I might have just gotten tired of being strong.
I’ve been through so much physical pain in my life that I thought putting a bullet through my abdomen might hurt less. I have been so sick and felt so alone. I’ve been so broken, so shattered a human being that I thought it better to cease to exist. My physical strength has been tested so many times. I have felt like my body has been run through a meat grinder. And I have made it through each and every time. Those who know me personally, know what I’ve been through. But even still, somehow that physical pain does not stand up to the pain I have experienced since moving to Nairobi.
I moved to East Africa last May 2010. I bid my American life farewell. I ran like hell. I left my family behind. I let my best friends go like a fistful of feathers loose in the wind.
I made my way. I hurt, I cried, I was furious. I loved, I laughed, I was euphoric. I was innocent, I was wise. I lost, I gained. Mostly I gained.
I don’t know what it is about this city, Nairobi, that has ripped me to shreds. I ask myself over and over what is different about this city from Stone Town and Kampala. I had more of a footing here when I started than I did in both Stone Town and Kampala. There were people to support me, I had a home to retire to, and comforts that I could only dream of in those other two cities.
I have felt more anonymous here than in anyplace else. A beating heart inside a warm body within a sea of forms chiseled from stone. Agitation, tension, aggression. I instinctively pick these feelings up in the air and internalize them. In Zanzibar I had to be on the offensive from the moment I set foot outside my front door, but here I feel groundless, and the feeling is worse. As if the rug has been pulled out from underneath me and I have remained frozen in mid-fall, bracing myself, preparing to hit the ground– but never actually hitting it and never actually regaining my footing either.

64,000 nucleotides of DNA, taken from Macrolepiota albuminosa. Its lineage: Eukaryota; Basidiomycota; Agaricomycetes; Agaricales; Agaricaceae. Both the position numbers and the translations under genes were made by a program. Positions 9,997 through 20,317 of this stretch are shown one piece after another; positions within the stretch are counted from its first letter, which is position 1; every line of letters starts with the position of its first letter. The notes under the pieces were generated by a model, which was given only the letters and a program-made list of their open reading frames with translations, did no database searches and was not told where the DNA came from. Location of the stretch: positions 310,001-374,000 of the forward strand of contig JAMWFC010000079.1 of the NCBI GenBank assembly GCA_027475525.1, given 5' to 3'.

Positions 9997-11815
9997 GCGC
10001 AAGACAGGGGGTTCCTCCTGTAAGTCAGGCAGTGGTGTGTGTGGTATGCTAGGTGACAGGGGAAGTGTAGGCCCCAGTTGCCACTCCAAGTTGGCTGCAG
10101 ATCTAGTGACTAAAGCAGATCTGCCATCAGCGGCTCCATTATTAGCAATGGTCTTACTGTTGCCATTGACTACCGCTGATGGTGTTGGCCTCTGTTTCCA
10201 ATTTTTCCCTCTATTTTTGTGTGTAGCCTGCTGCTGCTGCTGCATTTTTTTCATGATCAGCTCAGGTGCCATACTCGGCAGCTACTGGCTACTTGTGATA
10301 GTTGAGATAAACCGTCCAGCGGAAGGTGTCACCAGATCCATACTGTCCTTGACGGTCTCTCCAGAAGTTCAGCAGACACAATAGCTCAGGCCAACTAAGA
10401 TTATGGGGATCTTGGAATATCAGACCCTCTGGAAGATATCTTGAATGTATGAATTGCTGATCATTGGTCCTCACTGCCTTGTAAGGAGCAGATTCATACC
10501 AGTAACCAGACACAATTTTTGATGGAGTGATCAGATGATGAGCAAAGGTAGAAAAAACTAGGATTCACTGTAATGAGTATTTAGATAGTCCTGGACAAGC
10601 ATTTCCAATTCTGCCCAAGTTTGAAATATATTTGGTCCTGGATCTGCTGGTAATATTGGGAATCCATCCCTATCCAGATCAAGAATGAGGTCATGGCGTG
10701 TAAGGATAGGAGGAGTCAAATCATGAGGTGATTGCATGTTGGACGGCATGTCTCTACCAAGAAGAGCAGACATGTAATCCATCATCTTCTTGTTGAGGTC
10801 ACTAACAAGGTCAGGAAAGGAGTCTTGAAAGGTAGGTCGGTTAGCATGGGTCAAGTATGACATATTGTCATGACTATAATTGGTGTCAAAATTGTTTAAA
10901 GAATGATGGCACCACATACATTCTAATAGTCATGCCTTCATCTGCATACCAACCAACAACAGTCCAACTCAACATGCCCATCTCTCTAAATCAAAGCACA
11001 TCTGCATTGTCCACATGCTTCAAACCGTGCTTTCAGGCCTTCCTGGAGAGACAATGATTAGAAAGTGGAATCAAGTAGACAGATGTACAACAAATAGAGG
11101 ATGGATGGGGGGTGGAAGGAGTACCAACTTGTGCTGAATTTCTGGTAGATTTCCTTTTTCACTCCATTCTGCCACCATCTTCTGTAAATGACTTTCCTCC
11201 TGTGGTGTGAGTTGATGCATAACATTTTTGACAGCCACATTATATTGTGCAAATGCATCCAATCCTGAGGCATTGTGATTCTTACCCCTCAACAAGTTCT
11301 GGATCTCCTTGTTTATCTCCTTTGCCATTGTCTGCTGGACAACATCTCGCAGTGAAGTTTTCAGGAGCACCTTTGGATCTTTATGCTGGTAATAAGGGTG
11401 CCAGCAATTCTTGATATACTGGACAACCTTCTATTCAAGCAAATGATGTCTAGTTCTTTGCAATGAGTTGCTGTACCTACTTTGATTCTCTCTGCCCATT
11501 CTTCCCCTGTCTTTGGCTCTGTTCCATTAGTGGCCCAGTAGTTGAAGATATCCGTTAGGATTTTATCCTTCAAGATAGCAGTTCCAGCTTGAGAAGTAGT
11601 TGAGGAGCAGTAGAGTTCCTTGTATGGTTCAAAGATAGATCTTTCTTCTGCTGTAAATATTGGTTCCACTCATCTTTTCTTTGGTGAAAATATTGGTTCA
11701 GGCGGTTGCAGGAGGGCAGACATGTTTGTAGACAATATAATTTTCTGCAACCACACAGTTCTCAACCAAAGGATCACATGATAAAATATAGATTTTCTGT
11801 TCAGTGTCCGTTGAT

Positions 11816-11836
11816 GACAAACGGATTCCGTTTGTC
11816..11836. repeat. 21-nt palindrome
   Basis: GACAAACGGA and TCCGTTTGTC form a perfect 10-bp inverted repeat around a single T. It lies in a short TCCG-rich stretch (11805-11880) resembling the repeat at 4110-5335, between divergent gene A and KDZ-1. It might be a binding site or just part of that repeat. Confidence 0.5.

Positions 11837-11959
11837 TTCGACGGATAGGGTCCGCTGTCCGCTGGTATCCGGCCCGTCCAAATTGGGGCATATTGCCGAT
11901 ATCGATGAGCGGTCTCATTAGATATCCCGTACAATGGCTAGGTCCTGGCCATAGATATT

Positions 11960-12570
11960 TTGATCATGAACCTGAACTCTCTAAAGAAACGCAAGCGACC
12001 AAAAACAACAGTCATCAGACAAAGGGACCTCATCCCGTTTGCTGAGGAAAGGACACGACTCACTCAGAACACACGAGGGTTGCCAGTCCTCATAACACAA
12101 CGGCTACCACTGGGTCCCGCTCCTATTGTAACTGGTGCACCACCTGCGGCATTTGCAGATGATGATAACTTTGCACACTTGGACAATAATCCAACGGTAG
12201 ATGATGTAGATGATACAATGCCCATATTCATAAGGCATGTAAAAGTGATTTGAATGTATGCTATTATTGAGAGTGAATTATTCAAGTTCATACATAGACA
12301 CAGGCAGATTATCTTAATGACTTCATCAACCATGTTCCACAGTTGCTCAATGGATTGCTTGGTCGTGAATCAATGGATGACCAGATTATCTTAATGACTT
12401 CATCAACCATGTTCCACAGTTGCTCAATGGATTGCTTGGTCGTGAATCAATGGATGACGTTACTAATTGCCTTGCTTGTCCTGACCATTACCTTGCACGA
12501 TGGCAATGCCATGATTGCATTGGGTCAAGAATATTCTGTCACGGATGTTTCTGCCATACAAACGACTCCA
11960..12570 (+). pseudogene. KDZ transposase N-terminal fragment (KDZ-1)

I have never had to handle so much uncertainty and so much disappointment in my life. Until very recently I did not know where I’d live, how I’d earn money, and which humans I could count on in my life. I was perched precariously on the edge of a widening rift between where I thought I’d be in five months in this cold new city, and the actuality of a life in limbo. It wasn’t all disappointment. There were incredible moments, places, and people. I have never been happier, actually. Delirious delicious joy. The kind that makes your heart pound through your chest. I’ve been so happy here that I was afraid to blink and miss a moment. Which is why when things went badly, each and every time one of those incredible things was taken from me, I hurt like I never had before.
The problem was, I could not hurt in this city. There was no room for weakness or fragility. The Maasai tribesmen claim that they slice the Achilles tendons of every newborn so that they will grow up and run like no human can. I think this is impossible. But I still wore my hurt like open wounds on my most vulnerable parts.
My hurt is raw and my strength has worn so thin.